The Formal Table Setting

The Formal Table Setting – If you follow these four critical manners religiously, you are 90% there. Oh, and ALWAYS say “Please” and “Thank you.” You will be surprised at how always doing these will elevate how others see you and make your parents (and your children) proud.

To avoid clutter, the general rule for any table setting is to include no more than three utensils on either side of the dinner plate at a time. The exception is the oyster (or seafood) fork, which may be placed to the right of the last spoon, even when it is the fourth utensil to the right of the plate. A full formal table setting looks like this:

Service Plate

  • Place the service plate in the center of the place setting.

Butter Plate

  • A small bread plate is placed above the forks, above and to the left of the service plate.


  • Water Glass. The water goblet is placed above each guest’s dinner knife. The other glasses are then arranged around the water glass as follows:
  • Champagne Glass. A champagne flute may be between the water and wine glasses.
  • Red Wine Glass. Red wine glasses have a wider globe and may be cupped in the palm of your hand if you choose.
  • White Wine Glass. The glass with a longer stem and cylindrical globe is the white wine glass.  White wine glasses should only be held by the stem.
  • Sherry/Port Glass. A small sherry/port glass may also be present to the right of the wine glasses.  This may signal that sherry will be served with the soup course.


  • Salad Fork. Directly to the plate’s left. One (1) inch from the plate.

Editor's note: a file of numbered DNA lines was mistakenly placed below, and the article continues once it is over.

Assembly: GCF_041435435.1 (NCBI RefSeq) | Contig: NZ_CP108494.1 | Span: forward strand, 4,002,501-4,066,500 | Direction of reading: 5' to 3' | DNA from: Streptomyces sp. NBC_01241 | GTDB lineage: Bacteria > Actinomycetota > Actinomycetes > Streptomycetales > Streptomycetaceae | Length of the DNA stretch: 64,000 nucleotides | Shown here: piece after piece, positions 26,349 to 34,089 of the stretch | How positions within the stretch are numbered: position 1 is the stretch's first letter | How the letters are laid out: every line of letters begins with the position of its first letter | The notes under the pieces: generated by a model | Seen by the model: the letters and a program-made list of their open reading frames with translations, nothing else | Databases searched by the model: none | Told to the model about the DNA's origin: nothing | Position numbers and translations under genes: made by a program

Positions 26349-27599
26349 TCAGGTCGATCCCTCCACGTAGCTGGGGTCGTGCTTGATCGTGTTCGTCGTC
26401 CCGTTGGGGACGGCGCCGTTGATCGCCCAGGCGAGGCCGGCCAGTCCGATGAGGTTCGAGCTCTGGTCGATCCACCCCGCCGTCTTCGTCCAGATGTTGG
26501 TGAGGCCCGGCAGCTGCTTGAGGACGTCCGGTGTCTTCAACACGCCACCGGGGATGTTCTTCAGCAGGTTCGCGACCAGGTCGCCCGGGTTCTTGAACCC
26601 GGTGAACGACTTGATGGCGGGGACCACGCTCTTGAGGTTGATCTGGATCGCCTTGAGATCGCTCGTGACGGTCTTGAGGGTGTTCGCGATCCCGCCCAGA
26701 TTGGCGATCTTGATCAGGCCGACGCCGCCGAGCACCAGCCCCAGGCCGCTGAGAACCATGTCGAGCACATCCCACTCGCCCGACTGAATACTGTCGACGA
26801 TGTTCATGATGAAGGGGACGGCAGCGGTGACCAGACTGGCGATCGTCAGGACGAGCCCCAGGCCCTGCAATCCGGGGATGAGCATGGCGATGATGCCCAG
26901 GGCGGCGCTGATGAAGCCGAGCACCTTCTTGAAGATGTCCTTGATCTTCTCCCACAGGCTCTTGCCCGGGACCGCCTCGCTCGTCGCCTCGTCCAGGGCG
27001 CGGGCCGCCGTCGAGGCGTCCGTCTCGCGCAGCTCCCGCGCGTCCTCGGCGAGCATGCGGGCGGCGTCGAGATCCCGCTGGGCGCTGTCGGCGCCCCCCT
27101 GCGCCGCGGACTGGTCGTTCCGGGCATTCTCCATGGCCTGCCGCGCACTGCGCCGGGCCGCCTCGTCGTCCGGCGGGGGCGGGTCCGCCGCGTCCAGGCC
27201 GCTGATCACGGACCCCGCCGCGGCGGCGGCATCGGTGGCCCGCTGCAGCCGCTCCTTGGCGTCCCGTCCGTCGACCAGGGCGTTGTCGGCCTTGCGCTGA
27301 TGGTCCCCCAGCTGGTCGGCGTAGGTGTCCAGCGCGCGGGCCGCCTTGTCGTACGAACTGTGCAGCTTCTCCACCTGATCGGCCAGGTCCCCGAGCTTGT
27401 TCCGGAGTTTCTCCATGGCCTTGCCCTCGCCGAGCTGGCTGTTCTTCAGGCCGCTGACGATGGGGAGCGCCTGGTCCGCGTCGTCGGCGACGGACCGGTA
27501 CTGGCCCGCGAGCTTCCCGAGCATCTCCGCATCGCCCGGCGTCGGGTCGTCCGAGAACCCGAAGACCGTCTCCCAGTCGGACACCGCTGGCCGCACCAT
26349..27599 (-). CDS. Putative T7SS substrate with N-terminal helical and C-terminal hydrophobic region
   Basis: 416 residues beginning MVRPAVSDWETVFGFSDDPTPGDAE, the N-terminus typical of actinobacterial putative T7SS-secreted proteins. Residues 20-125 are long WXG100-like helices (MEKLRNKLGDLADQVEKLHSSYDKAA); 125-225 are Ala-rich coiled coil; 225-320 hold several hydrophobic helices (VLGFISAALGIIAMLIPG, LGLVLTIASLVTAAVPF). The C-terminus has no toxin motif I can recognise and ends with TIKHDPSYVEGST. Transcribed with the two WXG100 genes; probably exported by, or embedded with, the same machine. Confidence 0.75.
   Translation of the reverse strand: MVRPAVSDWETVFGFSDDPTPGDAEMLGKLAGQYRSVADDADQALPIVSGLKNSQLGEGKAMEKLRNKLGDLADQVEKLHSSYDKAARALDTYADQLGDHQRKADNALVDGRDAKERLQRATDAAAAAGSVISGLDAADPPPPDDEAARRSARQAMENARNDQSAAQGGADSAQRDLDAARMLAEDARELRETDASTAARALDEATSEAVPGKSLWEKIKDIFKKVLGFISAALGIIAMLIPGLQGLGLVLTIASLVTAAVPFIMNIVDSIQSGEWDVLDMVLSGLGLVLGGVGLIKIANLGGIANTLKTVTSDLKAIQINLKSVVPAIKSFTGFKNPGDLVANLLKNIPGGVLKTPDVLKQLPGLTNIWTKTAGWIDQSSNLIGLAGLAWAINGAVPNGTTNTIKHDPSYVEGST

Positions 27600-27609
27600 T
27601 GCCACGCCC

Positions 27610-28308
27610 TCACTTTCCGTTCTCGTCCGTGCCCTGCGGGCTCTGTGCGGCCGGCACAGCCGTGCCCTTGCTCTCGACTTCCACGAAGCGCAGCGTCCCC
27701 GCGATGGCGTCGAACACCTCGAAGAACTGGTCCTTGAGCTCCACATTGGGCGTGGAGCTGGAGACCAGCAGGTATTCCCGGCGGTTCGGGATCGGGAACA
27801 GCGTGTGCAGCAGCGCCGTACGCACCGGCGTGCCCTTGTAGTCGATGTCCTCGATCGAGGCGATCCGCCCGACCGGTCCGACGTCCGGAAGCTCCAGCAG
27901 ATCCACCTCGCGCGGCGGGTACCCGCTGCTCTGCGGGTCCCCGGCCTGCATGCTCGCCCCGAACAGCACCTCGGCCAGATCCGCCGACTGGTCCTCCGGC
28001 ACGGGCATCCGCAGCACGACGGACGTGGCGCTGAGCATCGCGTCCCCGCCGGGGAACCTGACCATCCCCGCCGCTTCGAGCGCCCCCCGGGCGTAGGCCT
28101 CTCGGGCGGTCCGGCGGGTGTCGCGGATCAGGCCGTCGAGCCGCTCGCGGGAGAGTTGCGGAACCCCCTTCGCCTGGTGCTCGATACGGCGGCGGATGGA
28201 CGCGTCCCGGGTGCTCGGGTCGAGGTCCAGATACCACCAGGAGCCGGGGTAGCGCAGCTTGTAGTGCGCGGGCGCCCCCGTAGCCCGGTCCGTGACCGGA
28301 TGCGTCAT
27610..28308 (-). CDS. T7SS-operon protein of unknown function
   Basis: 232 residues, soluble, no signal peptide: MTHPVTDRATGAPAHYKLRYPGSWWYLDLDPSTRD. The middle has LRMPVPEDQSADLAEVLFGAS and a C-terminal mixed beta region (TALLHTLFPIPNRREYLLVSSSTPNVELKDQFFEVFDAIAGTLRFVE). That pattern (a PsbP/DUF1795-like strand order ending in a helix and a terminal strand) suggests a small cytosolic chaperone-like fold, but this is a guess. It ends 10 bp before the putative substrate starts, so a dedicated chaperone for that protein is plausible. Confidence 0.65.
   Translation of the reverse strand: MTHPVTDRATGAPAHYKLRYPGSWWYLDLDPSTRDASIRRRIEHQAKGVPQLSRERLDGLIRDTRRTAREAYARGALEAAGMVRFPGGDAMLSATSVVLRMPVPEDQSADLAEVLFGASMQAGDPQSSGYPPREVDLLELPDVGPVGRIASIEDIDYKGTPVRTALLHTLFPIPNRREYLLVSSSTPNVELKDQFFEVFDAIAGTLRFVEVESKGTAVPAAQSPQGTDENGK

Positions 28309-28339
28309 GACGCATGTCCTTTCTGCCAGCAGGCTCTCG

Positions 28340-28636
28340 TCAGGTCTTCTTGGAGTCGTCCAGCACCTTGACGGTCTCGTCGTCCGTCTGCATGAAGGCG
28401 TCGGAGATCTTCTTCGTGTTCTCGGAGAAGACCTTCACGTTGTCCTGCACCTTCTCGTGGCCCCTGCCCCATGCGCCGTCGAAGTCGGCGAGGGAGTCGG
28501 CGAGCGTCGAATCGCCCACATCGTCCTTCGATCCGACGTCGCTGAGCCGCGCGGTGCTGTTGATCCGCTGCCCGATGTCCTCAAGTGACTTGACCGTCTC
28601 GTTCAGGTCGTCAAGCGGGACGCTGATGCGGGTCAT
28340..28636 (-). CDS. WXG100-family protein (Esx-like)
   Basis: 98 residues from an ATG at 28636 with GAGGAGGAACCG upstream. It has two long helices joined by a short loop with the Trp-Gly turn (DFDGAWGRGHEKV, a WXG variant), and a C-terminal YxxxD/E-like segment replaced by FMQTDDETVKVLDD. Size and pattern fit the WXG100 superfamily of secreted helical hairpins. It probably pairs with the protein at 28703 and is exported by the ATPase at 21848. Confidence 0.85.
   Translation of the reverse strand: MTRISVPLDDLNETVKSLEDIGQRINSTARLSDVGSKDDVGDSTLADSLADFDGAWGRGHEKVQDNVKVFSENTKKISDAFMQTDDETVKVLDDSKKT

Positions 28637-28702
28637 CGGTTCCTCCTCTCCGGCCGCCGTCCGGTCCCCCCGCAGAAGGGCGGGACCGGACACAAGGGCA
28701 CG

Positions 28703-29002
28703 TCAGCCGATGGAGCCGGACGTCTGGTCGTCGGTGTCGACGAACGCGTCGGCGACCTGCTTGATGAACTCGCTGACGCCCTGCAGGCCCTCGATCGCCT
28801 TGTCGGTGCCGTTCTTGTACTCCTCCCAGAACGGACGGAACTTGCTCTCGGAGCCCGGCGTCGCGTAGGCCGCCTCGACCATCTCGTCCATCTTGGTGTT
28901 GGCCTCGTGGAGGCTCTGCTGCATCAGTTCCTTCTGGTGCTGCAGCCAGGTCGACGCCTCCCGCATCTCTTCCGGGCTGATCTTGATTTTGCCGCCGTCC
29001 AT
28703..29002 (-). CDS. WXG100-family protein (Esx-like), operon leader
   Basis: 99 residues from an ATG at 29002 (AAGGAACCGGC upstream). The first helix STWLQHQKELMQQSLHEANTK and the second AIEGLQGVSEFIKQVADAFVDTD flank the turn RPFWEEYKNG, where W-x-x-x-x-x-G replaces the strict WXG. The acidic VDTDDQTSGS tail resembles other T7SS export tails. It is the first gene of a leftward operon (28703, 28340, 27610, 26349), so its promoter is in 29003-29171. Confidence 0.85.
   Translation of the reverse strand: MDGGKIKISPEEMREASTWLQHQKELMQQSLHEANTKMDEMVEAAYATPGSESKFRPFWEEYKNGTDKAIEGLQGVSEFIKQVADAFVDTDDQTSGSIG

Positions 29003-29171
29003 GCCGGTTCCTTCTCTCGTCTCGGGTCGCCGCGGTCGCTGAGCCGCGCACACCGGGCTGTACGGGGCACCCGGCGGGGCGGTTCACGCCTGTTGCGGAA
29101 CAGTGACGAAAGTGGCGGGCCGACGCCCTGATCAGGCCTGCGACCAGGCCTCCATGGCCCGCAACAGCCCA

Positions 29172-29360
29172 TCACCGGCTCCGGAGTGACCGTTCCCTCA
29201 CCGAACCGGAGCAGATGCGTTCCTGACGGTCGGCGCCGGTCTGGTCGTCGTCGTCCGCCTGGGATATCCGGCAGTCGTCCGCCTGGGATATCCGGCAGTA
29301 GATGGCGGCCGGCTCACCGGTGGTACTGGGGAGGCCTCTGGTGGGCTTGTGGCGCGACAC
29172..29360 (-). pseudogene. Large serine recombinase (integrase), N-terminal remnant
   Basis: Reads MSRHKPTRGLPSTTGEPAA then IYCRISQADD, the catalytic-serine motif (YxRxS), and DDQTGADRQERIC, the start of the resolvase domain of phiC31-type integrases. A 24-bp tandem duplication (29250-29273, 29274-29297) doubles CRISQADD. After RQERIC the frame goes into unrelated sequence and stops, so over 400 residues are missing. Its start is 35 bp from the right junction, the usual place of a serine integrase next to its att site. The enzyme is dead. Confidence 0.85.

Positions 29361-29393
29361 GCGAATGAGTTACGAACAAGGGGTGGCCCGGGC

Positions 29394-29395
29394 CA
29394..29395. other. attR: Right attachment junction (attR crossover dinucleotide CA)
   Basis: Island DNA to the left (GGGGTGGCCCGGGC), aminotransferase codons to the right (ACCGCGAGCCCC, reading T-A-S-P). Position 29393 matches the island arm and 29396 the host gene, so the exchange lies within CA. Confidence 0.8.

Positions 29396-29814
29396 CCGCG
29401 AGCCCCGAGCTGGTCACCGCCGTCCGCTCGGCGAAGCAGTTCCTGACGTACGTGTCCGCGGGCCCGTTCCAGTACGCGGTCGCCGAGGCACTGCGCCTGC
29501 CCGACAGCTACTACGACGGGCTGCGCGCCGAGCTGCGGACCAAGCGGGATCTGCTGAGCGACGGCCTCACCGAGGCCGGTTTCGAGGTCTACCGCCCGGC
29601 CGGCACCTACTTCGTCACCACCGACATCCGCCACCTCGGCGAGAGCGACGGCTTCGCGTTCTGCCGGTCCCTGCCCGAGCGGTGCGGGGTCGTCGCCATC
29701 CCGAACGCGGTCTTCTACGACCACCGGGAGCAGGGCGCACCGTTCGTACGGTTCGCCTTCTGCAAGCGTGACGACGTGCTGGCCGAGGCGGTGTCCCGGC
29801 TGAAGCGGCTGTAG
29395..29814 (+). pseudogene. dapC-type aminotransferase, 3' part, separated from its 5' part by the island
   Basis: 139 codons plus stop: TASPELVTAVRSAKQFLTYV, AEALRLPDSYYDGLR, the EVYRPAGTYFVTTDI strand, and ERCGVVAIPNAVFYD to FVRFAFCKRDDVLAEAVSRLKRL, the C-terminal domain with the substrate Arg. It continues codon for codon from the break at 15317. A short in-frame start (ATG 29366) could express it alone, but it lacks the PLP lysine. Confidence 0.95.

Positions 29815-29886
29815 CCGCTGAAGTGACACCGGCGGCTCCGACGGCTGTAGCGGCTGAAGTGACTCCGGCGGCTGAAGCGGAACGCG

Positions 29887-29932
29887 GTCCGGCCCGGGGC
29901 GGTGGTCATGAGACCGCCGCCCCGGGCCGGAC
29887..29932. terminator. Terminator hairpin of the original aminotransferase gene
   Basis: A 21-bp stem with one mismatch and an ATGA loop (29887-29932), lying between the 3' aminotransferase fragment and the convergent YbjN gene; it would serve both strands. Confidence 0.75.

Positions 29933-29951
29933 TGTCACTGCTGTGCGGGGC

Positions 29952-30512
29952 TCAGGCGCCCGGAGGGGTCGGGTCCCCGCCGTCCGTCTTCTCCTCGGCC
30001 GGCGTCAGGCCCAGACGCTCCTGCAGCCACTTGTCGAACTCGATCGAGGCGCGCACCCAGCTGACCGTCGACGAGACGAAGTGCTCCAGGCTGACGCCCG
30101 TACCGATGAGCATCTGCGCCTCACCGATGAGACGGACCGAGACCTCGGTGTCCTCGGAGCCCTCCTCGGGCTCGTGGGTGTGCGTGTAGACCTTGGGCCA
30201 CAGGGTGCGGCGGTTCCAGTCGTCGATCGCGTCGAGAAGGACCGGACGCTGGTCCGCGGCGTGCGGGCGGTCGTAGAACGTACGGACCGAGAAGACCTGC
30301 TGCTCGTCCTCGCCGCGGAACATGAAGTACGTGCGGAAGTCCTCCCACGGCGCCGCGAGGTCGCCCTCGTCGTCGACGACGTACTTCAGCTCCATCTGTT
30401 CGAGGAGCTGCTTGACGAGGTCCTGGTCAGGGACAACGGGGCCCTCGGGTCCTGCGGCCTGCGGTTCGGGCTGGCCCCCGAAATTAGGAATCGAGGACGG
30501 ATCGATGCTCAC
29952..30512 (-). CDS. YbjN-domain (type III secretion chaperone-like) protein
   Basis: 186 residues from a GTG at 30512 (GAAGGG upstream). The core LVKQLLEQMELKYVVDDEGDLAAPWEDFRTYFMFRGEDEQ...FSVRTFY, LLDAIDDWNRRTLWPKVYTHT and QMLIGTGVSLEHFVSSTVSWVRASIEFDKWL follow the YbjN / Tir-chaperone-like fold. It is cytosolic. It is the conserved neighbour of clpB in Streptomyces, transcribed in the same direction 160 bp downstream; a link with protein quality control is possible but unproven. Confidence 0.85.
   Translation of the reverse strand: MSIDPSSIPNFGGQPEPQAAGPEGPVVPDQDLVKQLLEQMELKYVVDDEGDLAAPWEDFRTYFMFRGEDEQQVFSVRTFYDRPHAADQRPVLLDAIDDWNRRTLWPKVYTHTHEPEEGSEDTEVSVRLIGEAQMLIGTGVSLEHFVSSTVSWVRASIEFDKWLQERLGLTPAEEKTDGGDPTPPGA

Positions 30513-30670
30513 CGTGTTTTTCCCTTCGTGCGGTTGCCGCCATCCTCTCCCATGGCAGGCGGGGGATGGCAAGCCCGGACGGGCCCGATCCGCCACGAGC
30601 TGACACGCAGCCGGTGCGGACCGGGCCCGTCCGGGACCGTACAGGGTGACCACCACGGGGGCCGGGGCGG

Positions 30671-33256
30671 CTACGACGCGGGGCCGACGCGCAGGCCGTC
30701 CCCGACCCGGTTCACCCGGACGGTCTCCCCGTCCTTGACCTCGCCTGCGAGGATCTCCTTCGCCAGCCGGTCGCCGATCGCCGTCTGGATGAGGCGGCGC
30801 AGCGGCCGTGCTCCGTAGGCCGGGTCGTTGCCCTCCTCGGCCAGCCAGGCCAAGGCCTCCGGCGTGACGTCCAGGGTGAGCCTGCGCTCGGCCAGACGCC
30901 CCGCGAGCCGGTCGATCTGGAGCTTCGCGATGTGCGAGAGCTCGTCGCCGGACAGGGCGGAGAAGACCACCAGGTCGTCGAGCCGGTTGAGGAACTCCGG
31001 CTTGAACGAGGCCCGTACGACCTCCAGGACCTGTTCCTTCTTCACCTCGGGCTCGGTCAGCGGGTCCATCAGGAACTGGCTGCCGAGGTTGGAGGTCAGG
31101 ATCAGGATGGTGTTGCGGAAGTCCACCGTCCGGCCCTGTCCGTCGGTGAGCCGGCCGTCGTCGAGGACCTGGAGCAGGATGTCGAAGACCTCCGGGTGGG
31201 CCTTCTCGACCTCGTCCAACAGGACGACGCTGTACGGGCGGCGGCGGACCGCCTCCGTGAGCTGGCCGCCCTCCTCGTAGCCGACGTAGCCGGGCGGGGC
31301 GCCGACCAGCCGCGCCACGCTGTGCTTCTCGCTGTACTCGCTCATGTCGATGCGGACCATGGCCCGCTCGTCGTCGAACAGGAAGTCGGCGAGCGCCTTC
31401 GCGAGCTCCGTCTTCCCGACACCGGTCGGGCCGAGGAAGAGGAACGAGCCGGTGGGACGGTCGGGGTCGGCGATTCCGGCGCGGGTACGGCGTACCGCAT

• Dinner Fork. Left of the salad fork.
  • Fish Fork. On the dinner fork’s left.
  • Dessert Fork. Directly above the serving plate.
  • Seafood Fork (also called an Oyster Fork). Right of the teaspoon, the soup (or fruit) spoon.
    • The only fork placed on the right side of the place setting.
    • The fork tines are placed in the bowl of the soup spoon with the handle at a 45-degree angle.
    • It may also be laid beside the soup spoon in a parallel position.


  • Salad Knife. Directly to the right of the plate. One (1) inch from the plate.
  • Dinner Knife. (Or meat knife if meat will be served.) Directly to the right of the plate if no salad knife; otherwise, directly to the right of the salad knife. One (1) inch from the plate.
  • Fish Knife. On the dinner knife’s right.
  • Butter Knife. On the butter plate, diagonally with the handle toward the guest.


  • Soup Spoon and/or Fruit Spoon. Right of the knives.
  • Dessert Spoon. Directly above the dessert fork above the serving plate.

Dessert Spoons and Forks

  • A dessert fork and/or spoon may be placed horizontally above the dinner plate.
  • These utensils may also be provided when dessert is served.

Salt and Pepper

  • Salt Shaker. The salt shaker is placed to the right of the pepper shaker.
  • Pepper Shaker. The pepper shaker is to the left of the salt shaker and is angled slightly above the salt shaker.
  • Salt and Pepper Shakers. They are placed above the cover or between two place settings.
  • Salt Cellars. At formal affairs, salt is always applied from a salt cellar, which provides controlled use of salt. A small spoon is presented in the salt cellar and used to sprinkle salt over food.

Finger Bowls

  • Finger bowls may be placed on the table at the end of the meal.

Three-Course Formal Setup for nine guests at the Campbell’s